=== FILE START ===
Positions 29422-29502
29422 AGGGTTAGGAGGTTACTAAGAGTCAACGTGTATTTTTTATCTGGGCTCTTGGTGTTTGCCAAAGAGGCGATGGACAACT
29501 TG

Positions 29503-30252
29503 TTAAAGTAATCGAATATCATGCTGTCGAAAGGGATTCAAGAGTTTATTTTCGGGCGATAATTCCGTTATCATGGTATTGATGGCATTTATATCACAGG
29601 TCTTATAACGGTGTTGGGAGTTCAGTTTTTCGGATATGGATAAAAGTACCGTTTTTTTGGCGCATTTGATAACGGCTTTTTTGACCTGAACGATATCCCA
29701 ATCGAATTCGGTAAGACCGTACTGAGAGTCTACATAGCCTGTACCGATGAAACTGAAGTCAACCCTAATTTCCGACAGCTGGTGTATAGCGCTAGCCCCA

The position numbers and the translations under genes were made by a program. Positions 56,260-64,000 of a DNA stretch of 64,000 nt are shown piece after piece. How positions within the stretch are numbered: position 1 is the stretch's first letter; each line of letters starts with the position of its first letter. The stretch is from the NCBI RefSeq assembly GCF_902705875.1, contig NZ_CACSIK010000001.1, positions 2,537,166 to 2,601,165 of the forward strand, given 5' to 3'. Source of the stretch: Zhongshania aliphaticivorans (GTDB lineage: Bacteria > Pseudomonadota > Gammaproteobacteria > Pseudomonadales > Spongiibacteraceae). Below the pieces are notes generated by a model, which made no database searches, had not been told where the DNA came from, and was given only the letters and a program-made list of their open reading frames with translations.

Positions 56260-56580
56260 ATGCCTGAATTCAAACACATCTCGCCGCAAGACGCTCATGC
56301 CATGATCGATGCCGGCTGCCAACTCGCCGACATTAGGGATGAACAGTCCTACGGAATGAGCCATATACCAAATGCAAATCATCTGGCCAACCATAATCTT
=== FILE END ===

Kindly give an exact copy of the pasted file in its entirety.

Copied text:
Positions 29422-29502
29422 AGGGTTAGGAGGTTACTAAGAGTCAACGTGTATTTTTTATCTGGGCTCTTGGTGTTTGCCAAAGAGGCGATGGACAACT
29501 TG

Positions 29503-30252
29503 TTAAAGTAATCGAATATCATGCTGTCGAAAGGGATTCAAGAGTTTATTTTCGGGCGATAATTCCGTTATCATGGTATTGATGGCATTTATATCACAGG
29601 TCTTATAACGGTGTTGGGAGTTCAGTTTTTCGGATATGGATAAAAGTACCGTTTTTTTGGCGCATTTGATAACGGCTTTTTTGACCTGAACGATATCCCA
29701 ATCGAATTCGGTAAGACCGTACTGAGAGTCTACATAGCCTGTACCGATGAAACTGAAGTCAACCCTAATTTCCGACAGCTGGTGTATAGCGCTAGCCCCA

The position numbers and the translations under genes were made by a program. Positions 56,260-64,000 of a DNA stretch of 64,000 nt are shown piece after piece. How positions within the stretch are numbered: position 1 is the stretch's first letter; each line of letters starts with the position of its first letter. The stretch is from the NCBI RefSeq assembly GCF_902705875.1, contig NZ_CACSIK010000001.1, positions 2,537,166 to 2,601,165 of the forward strand, given 5' to 3'. Source of the stretch: Zhongshania aliphaticivorans (GTDB lineage: Bacteria > Pseudomonadota > Gammaproteobacteria > Pseudomonadales > Spongiibacteraceae). Below the pieces are notes generated by a model, which made no database searches, had not been told where the DNA came from, and was given only the letters and a program-made list of their open reading frames with translations.

Positions 56260-56580
56260 ATGCCTGAATTCAAACACATCTCGCCGCAAGACGCTCATGC
56301 CATGATCGATGCCGGCTGCCAACTCGCCGACATTAGGGATGAACAGTCCTACGGAATGAGCCATATACCAAATGCAAATCATCTGGCCAACCATAATCTT